The Youngest Living Thing in L.A.

By Darcie Dennigan Darcie Dennigan
The youngest living thing in L. A. was my baby.
The oldest living thing was the wind.
 
The wind grew well in that city in the desert.
As did my garden of well-tended cement.
As did my baby, whom I held like a heavy statuette.
 
 
I named him Mill at his birth  . . .  As the wheel goeth by drift of water . . .
 
 
And he grew and the wind blew and we lived in that desert and . . . no rain. No rain, no river. No sound of water. But for—
 
The fountain water.
 
The official fountain. Which flowed. Every day. Every day the baby slept. The baby breathed. The fountain flowed. It flowed imperceptibly. As if its water were fast asleep.
 
 
We stood on the fountain’s shore: woman + newborn.
We made one totem.
I named the baby Easter Island.
 
 
We played I Spy.

 
I saw: coins at the fountain’s bottom. Eyes. Copper cataracts, winking through the water at us.
 
 
I held the baby close. I held the baby stiffly. I brought the baby to see nobody.
 
 
I saw: statues in the fountain’s water. Statues in tall grasses on the shore of a sea. I turned to tell somebody. The city had disappeared into complete silence. There was only: the baby.
 
 
We were watching the water wrinkle in the wind.
In the distance, maids were ironing.
 
 
Overhead: jets drew ciphers in the blue with their chalk.
 
The drift of the maker is dark.
 
 
Beware that by the drifts thou perish not.
 
The statues, the statues in the strange fountain were looking at us. They were weeping and turning, turning and weeping.
 
They might have seen the city shimmering in the sun and wind, and known . . . It was a city with no one in it. If a door somewhere on the street opened, it would always be . . . no one.
 
It would be a bad draft that had blossomed.
 
 
I longed for meadows white with drifts of snow. I named the baby Drift.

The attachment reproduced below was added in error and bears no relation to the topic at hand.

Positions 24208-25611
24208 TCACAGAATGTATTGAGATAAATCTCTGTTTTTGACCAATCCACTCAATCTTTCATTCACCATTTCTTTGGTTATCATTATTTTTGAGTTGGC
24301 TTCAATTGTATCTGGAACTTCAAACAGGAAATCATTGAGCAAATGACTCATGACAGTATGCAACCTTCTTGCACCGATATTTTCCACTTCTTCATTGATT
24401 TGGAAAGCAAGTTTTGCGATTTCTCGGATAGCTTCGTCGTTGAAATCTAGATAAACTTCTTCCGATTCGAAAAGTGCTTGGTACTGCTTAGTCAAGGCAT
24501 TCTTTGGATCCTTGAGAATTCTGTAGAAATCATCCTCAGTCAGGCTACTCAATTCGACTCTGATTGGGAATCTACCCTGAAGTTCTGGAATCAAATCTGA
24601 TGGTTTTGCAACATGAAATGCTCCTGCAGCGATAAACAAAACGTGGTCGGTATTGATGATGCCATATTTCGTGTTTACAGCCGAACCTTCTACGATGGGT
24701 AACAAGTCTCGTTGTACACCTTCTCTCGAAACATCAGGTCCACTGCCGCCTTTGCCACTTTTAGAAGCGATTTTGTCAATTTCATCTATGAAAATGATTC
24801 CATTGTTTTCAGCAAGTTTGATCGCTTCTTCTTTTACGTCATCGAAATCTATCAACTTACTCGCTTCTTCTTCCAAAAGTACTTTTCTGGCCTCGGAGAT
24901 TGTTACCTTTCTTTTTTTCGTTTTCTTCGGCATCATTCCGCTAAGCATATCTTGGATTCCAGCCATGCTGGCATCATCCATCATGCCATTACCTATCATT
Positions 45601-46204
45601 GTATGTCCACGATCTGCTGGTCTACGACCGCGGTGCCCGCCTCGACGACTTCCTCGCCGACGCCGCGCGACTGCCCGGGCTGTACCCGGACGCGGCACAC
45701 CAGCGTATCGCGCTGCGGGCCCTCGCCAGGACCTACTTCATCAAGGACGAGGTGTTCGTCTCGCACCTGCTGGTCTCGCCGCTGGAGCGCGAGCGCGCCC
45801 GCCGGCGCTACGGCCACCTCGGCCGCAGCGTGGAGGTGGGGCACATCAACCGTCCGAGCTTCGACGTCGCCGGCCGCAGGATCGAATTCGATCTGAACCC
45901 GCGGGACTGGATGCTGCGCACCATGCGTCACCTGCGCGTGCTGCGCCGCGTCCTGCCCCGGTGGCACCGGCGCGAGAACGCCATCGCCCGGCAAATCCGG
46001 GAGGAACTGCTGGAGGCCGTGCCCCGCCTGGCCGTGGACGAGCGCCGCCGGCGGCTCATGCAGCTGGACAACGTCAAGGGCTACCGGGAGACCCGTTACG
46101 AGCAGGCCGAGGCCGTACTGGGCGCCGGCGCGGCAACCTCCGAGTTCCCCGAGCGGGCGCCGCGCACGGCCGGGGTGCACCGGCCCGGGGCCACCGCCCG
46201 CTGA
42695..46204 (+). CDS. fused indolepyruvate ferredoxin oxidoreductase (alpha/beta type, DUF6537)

In the winter I had planned to bring him north. To a barn’s eaves, to hear icicles drip. To prepare him to grow up in the path of the next great glacial drift.
 
 
City whose sky was white jet streaks.
 
Whose houses were apparitions of asbestos flakes.
 
Whose homeless sipped wind from tins.
 
 
Whose only water was the strange fountain.
 
 
Angel, my angel, my sweetheart, wake up. See the foam on the wave, see the tornado, the hurricane.
 
 
We stood on the fountain’s shore. The wind blew particulates of rug powder, of lemon-scented floor polish. The maids of the city were cleaning so completely.
 
And mutely.
 
There may have been other names I gave the baby.
Zeno sweet Zeno
 
Little fellow little fellow
 
Vertigo
 
 
I said to the baby, We will stand here until there is snow on the mountain.
 
I may have meant to say fountain.
 
We peered all day into the strange fountain.
 
 
I said to myself, That is just your face stiffening around your cheeks. That is just grass growing at your feet.
 
 
I held the baby all the time, and he never ever cried.

Darcie Dennigan, “The Youngest Living Thing in L. A.” from Madame X. Copyright ©  2012 by Darcie Dennigan. Reprinted by permission of Canarium Books.

Source: Madame X (Canarium Books, 2012)

Discover this poem’s context and related poetry, articles, and media.

Poet Darcie Dennigan

POET’S REGION U.S., New England

Subjects Living, Parenthood, Relationships, Family & Ancestors, Arts & Sciences, Language & Linguistics, Social Commentaries, Cities & Urban Life

Poetic Terms Free Verse

 Darcie  Dennigan

Biography

Darcie Dennigan earned a BA in literature from the University of Massachusetts Amherst and an MFA from the University of Michigan. Her poetry collection Corinna A-Maying the Apocalypse (2008) was winner of the Poets Out Loud prize. In her introduction to the volume, judge Alice Fulton found Dennigan’s long-lined, historically informed poems to be “underwritten by lyric, narrative, pastoral, satire and epic modes.” Dennigan is . . .

Continue reading this biography

Poem Categorization

SUBJECT Living, Parenthood, Relationships, Family & Ancestors, Arts & Sciences, Language & Linguistics, Social Commentaries, Cities & Urban Life

POET’S REGION U.S., New England

Poetic Terms Free Verse

Report a problem with this poem

Originally appeared in Poetry magazine.

This poem has learning resources.

This poem is good for children.

This poem has related video.

This poem has related audio.